Funder
ÅForsk (Ångpanneföreningen's Foundation for Research and Development), 16-364Stiftelsen Olle Engkvist Byggmästare, 2016/159Carl Tryggers foundation , CTS 13:346
Available from: 2017-01-10 Created: 2017-01-10 Last updated: 2017-11-29Bibliographically approved
Lu, X., Mestres, G., Singh, V. P., Effati, P., Poon, J.-F., Engman, L. & Marjam, K. O. (2017). Selenium- and tellurium-based antioxidants for modulating inflammation and effects on osteoblastic activity. Antioxidants, 6(13), 1-13
Open this publication in new window or tab >>Selenium- and tellurium-based antioxidants for modulating inflammation and effects on osteoblastic activity
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2017 (English)In: Antioxidants, E-ISSN 2076-3921, Vol. 6, no 13, p. 1-13Article in journal (Refereed) Published
Abstract [en]

Increased oxidative stress plays a significant role in the etiology of bone diseases. Heightened levels of H2O2 disrupt bone homeostasis, leading to greater bone resorption than bone formation. Organochalcogen compounds could act as free radical trapping agents or glutathione peroxidase mimetics, reducing oxidative stress in inflammatory diseases. In this report, we synthesized and screened a library of organoselenium and organotellurium compounds for hydrogen peroxide scavenging activity, using macrophagic cell lines RAW264.7 and THP-1, as well as human mono- and poly-nuclear cells. These cells were stimulated to release H2O2, using phorbol 12-myristate 13-acetate, with and without organochalogens. Released H2O2 was then measured using a chemiluminescent assay over a period of 2 h. The screening identified an organoselenium compound which scavenged H2O2 more effectively than the vitamin E analog, Trolox. We also found that this organoselenium compound protected MC3T3 cells against H2O2 -induced toxicity, whereas Trolox did not. The organoselenium compound exhibited no cytotoxicity to the cells and had no deleterious effects on cell proliferation, viability, or alkaline phosphatase activity. The rapidity of H2O2 scavenging and protection suggests that the mechanism of protection is due to the direct scavenging of extracellular H2O2. This compound is a promising modulators of inflammation and could potentially treat diseases involving high levels of oxidative stress.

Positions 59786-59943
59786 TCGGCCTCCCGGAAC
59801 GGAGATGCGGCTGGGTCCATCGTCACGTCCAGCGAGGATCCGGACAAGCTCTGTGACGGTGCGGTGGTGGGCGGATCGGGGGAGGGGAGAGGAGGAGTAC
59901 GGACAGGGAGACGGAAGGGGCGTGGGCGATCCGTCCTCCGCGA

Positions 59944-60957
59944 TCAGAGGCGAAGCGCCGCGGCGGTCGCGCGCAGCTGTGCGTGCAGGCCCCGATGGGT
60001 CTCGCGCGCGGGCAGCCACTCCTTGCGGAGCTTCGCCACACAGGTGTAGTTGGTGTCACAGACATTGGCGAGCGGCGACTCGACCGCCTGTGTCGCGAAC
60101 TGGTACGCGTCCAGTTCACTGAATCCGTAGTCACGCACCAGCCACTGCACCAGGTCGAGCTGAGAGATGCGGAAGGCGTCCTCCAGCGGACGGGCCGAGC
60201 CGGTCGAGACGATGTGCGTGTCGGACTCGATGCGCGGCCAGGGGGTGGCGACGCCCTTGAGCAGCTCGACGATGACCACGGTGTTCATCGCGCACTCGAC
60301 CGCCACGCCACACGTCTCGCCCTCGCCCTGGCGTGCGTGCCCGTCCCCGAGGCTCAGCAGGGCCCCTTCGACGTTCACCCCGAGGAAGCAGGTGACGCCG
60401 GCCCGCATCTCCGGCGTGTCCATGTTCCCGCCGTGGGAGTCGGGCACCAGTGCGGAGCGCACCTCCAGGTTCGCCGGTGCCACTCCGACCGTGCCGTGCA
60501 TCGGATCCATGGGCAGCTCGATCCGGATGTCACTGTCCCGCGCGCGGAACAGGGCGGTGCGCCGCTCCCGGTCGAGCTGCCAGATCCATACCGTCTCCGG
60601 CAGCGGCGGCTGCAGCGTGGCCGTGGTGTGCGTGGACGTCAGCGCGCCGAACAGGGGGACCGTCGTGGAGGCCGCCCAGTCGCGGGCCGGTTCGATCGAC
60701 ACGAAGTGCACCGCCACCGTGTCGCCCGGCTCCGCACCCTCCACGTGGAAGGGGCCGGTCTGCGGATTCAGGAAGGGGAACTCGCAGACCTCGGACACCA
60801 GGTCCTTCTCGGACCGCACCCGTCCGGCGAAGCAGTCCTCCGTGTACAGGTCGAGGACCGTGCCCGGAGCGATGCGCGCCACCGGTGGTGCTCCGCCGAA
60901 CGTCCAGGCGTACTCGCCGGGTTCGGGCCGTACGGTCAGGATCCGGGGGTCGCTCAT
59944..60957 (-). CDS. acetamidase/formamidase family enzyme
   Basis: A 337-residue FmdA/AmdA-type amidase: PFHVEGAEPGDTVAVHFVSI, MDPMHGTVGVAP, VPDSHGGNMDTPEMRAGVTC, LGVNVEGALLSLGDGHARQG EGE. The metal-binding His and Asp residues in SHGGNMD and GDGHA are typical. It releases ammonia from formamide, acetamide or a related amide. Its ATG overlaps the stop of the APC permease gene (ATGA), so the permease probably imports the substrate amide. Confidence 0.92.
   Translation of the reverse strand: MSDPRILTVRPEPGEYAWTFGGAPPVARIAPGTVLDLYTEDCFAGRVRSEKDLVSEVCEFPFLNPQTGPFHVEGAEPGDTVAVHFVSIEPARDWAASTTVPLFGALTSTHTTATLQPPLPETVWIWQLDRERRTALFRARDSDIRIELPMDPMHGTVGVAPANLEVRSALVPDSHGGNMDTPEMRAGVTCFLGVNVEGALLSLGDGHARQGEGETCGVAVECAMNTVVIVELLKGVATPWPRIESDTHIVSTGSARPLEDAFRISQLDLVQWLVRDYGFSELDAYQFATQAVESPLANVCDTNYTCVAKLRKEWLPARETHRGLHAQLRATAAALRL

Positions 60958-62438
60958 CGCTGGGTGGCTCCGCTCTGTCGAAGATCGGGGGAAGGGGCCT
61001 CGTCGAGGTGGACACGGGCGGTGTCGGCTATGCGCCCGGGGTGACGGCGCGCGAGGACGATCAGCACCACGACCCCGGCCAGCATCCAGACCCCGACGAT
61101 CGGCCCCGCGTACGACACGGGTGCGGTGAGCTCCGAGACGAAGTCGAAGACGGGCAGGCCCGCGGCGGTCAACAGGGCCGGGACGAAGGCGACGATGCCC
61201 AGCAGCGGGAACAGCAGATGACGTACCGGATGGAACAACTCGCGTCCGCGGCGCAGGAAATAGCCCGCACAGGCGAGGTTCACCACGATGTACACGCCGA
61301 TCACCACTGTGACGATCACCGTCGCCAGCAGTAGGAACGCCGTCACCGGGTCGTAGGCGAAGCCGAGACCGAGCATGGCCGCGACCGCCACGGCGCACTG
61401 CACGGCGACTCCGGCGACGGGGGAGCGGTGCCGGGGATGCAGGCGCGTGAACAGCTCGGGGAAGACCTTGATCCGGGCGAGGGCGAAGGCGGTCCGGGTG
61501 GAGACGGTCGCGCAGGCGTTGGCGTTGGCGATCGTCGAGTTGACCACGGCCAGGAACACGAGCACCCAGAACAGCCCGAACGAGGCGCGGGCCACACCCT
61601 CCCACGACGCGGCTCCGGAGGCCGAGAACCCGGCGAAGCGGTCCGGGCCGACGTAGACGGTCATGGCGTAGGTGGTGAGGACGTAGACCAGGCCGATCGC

Keywords
antioxidants, reactive oxygen species, inflammation
National Category
Immunology Medical Biotechnology (with a focus on Cell Biology (including Stem Cell Biology), Molecular Biology, Microbiology, Biochemistry or Biopharmacy) Engineering and Technology
Identifiers
urn:nbn:se:uu:diva-315564 (URN)10.3390/antiox6010013 (DOI)000398677900012 ()
Available from: 2017-02-15 Created: 2017-02-15 Last updated: 2017-05-18Bibliographically approved
Poon, J.-F., Yan, J., Singh, V. P., Gates, P. J. & Engman, L. (2016). Alkyltelluro Substitution Improves the Radical-Trapping Capacity of Aromatic Amines. Chemistry - A European Journal, 22(36), 12891-12903